Already over 800 Now reaching 1k 2k questions and still rising weekly. Judging by the votes on this post, can we get rid of this tag? I would also claim that blacklisting is in place as this tag is likely to return even after burnination (should it happen).

Some time ago I stumbled upon the tag. At that time, there were just a couple of questions and since it seemed unnecessary - I removed it.

Now, about a month later, this tag already hosts 400+ questions (and growing)! I think this tag is not relevant and might be harmful. Let me explain:

Does it describe the contents of the questions to which it is applied? and is it unambiguous?

This tag doesn't help to describe the question in any way. It doesn't give us any information about the real content of the question, looking at it from the home page. It can apply to many (all?) languages and be a part of many frameworks/tools/etc...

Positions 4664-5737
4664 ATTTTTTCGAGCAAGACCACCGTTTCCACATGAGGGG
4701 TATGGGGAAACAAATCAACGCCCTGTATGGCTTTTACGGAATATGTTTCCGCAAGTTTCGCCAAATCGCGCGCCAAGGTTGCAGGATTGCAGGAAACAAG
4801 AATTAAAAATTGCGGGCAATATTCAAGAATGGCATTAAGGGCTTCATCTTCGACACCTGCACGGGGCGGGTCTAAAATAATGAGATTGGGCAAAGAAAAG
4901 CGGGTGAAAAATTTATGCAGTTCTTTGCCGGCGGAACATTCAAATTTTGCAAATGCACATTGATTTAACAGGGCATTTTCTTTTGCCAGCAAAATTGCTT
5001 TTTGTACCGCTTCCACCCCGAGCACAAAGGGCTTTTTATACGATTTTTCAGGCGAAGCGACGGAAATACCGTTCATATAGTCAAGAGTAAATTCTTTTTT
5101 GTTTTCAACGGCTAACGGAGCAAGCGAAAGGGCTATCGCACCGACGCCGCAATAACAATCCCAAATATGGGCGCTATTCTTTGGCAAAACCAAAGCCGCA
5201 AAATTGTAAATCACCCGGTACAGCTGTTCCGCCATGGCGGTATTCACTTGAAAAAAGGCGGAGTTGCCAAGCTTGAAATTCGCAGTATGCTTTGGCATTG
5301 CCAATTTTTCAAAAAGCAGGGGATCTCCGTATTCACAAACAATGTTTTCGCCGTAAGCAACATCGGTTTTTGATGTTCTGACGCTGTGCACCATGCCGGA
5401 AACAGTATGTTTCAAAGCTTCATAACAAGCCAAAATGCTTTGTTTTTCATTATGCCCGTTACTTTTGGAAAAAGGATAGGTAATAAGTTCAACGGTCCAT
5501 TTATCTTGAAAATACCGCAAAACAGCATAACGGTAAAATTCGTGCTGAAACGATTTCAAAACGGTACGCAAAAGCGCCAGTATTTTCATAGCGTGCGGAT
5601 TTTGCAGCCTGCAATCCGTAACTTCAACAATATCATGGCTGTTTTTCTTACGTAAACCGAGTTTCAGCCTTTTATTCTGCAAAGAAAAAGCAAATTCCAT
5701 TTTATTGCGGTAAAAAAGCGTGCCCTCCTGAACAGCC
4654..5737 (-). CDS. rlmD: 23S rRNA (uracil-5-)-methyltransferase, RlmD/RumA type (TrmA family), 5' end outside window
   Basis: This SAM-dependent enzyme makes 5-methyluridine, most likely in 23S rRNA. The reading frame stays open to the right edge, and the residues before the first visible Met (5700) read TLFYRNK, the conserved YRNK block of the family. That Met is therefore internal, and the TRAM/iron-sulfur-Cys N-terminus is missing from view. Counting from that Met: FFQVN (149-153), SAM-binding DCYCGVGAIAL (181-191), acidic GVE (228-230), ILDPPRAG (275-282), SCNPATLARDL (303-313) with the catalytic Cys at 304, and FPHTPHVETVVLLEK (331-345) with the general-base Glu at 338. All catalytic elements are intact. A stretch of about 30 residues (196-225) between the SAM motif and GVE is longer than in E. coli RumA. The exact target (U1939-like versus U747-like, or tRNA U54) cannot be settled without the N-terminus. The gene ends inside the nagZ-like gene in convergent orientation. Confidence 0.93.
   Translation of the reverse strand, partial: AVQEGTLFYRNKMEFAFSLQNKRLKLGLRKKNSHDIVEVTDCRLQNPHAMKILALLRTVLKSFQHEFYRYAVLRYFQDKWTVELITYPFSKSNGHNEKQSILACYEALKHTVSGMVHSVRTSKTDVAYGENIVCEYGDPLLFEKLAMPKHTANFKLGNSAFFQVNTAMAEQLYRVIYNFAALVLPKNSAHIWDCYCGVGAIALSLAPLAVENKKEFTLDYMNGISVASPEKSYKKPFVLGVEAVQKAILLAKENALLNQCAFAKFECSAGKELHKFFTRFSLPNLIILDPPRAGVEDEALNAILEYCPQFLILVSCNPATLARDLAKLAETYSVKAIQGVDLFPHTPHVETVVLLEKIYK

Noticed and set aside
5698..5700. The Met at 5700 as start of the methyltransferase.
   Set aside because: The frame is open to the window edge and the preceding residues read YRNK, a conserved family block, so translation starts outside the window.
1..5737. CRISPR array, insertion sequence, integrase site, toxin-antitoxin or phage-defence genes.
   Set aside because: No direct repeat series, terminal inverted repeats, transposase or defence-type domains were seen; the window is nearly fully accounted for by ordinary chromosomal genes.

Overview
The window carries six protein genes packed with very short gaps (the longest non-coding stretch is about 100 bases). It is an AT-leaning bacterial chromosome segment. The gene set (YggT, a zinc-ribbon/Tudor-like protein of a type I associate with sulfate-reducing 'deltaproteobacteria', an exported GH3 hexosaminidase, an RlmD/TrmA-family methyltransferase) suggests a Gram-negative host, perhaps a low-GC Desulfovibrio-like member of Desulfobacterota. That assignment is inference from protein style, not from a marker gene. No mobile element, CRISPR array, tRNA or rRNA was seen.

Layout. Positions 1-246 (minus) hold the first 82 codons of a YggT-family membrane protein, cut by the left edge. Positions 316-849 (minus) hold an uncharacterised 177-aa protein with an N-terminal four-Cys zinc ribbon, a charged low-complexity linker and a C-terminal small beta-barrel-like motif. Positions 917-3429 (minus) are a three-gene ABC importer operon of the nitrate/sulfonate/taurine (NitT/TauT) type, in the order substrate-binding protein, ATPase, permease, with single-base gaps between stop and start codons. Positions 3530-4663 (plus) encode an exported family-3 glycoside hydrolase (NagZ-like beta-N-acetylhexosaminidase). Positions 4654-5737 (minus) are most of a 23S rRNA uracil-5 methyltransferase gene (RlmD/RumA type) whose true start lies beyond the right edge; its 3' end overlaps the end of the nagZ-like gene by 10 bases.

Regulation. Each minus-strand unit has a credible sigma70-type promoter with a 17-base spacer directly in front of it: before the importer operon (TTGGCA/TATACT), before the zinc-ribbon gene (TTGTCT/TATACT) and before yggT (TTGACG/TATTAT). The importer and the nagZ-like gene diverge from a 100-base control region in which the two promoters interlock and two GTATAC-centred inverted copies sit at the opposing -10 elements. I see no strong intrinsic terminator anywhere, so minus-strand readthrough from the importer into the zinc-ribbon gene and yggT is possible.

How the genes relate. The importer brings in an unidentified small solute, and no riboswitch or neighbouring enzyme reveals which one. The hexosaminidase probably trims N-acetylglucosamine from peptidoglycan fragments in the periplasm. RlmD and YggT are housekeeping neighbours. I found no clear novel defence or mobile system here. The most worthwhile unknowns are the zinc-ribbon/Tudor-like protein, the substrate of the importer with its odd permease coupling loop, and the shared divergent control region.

Is the concept described even on-topic for the site?

Well... yes. Sure, script/scripting is quite strongly programming-related, but bear with me to the next point and I'm sure you'll let this one slide...

Does the tag add any meaningful information to the post?

NO. One of our main requirements here on the site is for askers to provide a minimal reproducible example. In that sense, any code in a question is basically a script - a short snippet we can copy-paste and run. As answerers, it doesn't change anything to us if this code is part of a script, a package, or a cooking recipe. This tag adds no meaningful information whatsoever. It is basically like having a tag for or ...

Does it mean the same thing in all common contexts?

Different people might have a slightly different definition of what a script is.

Is it harmful?